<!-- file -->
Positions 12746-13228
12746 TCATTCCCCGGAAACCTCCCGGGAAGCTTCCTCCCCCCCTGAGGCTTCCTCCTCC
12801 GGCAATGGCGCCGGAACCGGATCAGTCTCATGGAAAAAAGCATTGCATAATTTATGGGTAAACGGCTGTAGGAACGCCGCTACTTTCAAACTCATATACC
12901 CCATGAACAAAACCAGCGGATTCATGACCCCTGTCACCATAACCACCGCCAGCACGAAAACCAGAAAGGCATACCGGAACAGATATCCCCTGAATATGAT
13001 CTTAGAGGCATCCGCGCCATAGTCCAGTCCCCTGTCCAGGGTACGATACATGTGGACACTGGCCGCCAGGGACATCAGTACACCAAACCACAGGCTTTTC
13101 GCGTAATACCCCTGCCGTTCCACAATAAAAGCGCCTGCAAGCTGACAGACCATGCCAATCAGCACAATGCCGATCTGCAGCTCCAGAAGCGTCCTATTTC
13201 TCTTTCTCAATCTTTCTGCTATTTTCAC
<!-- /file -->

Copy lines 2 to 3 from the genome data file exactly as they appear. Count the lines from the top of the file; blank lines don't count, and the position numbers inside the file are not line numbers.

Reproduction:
12746 TCATTCCCCGGAAACCTCCCGGGAAGCTTCCTCCCCCCCTGAGGCTTCCTCCTCC
12801 GGCAATGGCGCCGGAACCGGATCAGTCTCATGGAAAAAAGCATTGCATAATTTATGGGTAAACGGCTGTAGGAACGCCGCTACTTTCAAACTCATATACC